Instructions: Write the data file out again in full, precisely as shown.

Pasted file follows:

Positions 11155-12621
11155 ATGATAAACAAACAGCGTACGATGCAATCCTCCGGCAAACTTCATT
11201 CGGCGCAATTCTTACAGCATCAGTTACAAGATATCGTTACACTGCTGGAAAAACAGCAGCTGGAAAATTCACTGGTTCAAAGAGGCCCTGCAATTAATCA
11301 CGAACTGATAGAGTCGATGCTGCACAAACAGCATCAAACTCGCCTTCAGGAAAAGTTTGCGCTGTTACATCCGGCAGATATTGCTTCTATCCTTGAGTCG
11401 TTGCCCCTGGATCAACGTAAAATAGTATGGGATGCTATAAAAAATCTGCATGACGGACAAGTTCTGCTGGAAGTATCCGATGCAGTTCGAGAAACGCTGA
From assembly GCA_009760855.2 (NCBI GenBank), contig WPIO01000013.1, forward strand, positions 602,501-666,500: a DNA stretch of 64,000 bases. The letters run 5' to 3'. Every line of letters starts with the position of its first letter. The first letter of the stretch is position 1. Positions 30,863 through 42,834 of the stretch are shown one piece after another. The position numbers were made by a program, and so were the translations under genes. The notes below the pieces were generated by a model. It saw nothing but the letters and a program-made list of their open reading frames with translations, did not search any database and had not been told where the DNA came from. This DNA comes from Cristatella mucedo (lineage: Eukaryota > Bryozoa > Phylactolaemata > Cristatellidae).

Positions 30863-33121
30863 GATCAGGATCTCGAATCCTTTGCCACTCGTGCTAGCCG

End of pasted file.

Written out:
Positions 11155-12621
11155 ATGATAAACAAACAGCGTACGATGCAATCCTCCGGCAAACTTCATT
11201 CGGCGCAATTCTTACAGCATCAGTTACAAGATATCGTTACACTGCTGGAAAAACAGCAGCTGGAAAATTCACTGGTTCAAAGAGGCCCTGCAATTAATCA
11301 CGAACTGATAGAGTCGATGCTGCACAAACAGCATCAAACTCGCCTTCAGGAAAAGTTTGCGCTGTTACATCCGGCAGATATTGCTTCTATCCTTGAGTCG
11401 TTGCCCCTGGATCAACGTAAAATAGTATGGGATGCTATAAAAAATCTGCATGACGGACAAGTTCTGCTGGAAGTATCCGATGCAGTTCGAGAAACGCTGA
From assembly GCA_009760855.2 (NCBI GenBank), contig WPIO01000013.1, forward strand, positions 602,501-666,500: a DNA stretch of 64,000 bases. The letters run 5' to 3'. Every line of letters starts with the position of its first letter. The first letter of the stretch is position 1. Positions 30,863 through 42,834 of the stretch are shown one piece after another. The position numbers were made by a program, and so were the translations under genes. The notes below the pieces were generated by a model. It saw nothing but the letters and a program-made list of their open reading frames with translations, did not search any database and had not been told where the DNA came from. This DNA comes from Cristatella mucedo (lineage: Eukaryota > Bryozoa > Phylactolaemata > Cristatellidae).

Positions 30863-33121
30863 GATCAGGATCTCGAATCCTTTGCCACTCGTGCTAGCCG